LOS ANGELES - Could Texas turn blue in the 2020 presidential election? The state has long been considered undeniably red and almost exclusively voted Republican in decades of past presidential elections.
But that could potentially change this year, experts say.
The Lone Star State is seeing rapid transformation, and thus it is increasingly becoming known as a highly contested potential battleground state ahead of the 2020 election.
“I think Texans are very aware that they’re in the spotlight,” James Henson, a political science professor at the University of Texas said. “It’s not entirely new, but it’s increased in the last couple of elections as Texas becomes more competitive.”
In fact, the transformation is so apparent that the 2020 election could be the first time Democrats capture Texas in a presidential election since 1976, thus bringing the state a great deal of attention ahead of November’s election.
If Democrats are able to eke out a win in Texas, they could pick up 38 electoral votes, which is second only to California’s 55, a substantial number of votes needed to win the presidency.
“My expectation is we’re going to see a very close presidential election here,” Henson said.
Texas’ reliably red record in recent decades
Texas became a state in December 1845 and participated in its first presidential election in 1848. But Texas seceded from the Union in 1861, so it was not included in the 1864 and 1868 elections.
From 1872 through 1976, Texas voted Democratic in the large majority of presidential elections.
But in 1980, that all changed when Texas voted Republican and chose Ronald Reagan to lead the country as the 40th president of the United States.
The win was only the beginning of a spate of Republican wins, cementing Texas as a dominated red state.
Electoral College votes in Texas (270toWin)
Texas has chosen Republican candidates in every presidential election since 1980, casting the state as a reliable GOP stronghold ever since.
Even on the state level and in statewide elections, Democrats have not succeeded in cracking that Republican record. “The Democrats haven’t won a statewide election in almost two decades,” Henson added.
But within the last decade, the state has undergone a significant shift.
A changing electoral landscape in Texas
In 2012, Republican presidential nominee Mitt Romney won in the state by a whopping 16 points against Barack Obama.
Then in 2016, Donald Trump won the presidential election in the state by about 9 points — a margin of 52% to 43% over Hillary Clinton, though Clinton was able to pick up nearly double the points that Obama did in 2012.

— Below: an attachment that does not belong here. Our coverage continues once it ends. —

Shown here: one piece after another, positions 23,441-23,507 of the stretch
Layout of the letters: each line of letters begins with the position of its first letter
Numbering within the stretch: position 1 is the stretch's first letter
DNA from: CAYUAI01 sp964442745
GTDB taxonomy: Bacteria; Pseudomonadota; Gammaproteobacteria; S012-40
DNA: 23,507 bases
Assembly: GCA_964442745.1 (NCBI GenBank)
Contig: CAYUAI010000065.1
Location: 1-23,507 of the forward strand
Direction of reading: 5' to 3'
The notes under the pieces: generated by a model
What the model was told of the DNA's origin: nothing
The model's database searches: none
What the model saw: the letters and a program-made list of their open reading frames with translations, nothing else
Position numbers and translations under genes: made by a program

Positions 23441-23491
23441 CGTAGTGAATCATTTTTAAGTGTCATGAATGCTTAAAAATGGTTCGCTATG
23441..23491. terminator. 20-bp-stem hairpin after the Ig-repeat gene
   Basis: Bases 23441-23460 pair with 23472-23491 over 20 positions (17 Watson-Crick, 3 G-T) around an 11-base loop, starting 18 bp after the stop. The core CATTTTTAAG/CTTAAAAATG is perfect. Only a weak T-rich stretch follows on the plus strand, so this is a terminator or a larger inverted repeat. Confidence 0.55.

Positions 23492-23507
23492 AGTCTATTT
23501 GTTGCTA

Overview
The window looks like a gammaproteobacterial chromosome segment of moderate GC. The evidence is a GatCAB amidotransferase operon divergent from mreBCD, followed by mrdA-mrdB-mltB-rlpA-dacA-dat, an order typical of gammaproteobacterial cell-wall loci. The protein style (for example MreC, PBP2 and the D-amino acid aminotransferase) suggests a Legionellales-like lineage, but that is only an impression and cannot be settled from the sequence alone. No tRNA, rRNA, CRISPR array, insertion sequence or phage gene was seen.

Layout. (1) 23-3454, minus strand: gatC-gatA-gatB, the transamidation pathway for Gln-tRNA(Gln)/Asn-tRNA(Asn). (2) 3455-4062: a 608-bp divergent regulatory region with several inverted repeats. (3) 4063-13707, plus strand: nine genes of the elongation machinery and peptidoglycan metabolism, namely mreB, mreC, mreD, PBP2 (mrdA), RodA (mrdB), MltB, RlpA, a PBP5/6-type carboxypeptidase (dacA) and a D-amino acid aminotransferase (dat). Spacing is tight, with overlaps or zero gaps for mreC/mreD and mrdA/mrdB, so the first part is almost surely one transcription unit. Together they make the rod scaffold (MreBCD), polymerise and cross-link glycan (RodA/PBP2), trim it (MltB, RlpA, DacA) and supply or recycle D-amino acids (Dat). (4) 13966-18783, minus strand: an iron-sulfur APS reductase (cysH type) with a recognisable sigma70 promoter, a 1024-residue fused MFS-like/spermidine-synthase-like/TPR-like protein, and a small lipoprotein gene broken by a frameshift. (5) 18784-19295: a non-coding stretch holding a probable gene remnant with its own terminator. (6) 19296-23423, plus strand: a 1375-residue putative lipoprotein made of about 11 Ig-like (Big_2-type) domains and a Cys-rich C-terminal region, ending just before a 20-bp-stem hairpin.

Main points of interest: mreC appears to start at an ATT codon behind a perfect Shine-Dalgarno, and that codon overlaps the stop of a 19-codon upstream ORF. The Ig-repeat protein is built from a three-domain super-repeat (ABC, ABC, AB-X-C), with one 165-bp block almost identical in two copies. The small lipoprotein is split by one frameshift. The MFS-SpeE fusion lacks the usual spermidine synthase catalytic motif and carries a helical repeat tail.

In 2018, the margins became tighter as Republican Sen. Ted Cruz won in the hotly contested statewide senate election against former U.S. representative Beto O’Rourke by 2.5 points.
O'Rourke only fell roughly 220,000 votes short out of 8.3 million — the closest to winning a statewide office than any Texas Democrat in a generation, the Texas Tribune reported.
Also, in the state legislature, Democrats gained 12 Texas House seats in 2018, marking the biggest shift in the lower chamber since the 2010 midterm elections.
So, 16 points ... 9 points ... 2.5 points: Are you seeing a trend? A look back at results from 2012, 2016 and 2018 indicates that there is something happening in the Lone Star State.
As of Sept. 21, a rolling average of national presidential polls showed Trump only leading Biden in the state of Texas by 0.8%, less than one percentage point.
A rolling average of national presidential polls on Sept. 21 (FiveThirtyEight)
Several polls recently released show Trump leading Biden by 1-2 percentage points, and a few polls have shown Biden ahead by as much as 4 points.
The aggregate result, it seems, is that Biden and Trump are basically tied, and the race is likely to be a tight one in Texas.
Independent and undecided voters may have a larger impact
In a 2017 Gallup poll regarding political affiliation, 38% of individuals identified as Democrats/lean Democratic and 41% identified as Republicans/lean Republican, classifying the state as “competitive.”
But that also means that 21% did not identify as Democratic- or Republican-leaning, which shows independent voters could have a stake in this election.
Henson said there has been an erosion of support among true political independents.
While independents only make up 9-12% of the population, this could make a difference during a hotly contested election year.
Voters line up to cast their ballots on Super Tuesday March 1, 2016 in Fort Worth, Texas.
“When the polling between Democrats and Republicans begins to get close and more people get engaged and the polls get very close, within a point or two, all of a sudden those independents that frankly haven’t gotten much attention in Texas in recent years become very important, because they are seen by the campaigns as persuadable voters,” Henson said.
So, what is steering this political shift?
“The change has been brewing for a while,” Henson said, citing that the state is becoming increasingly competitive.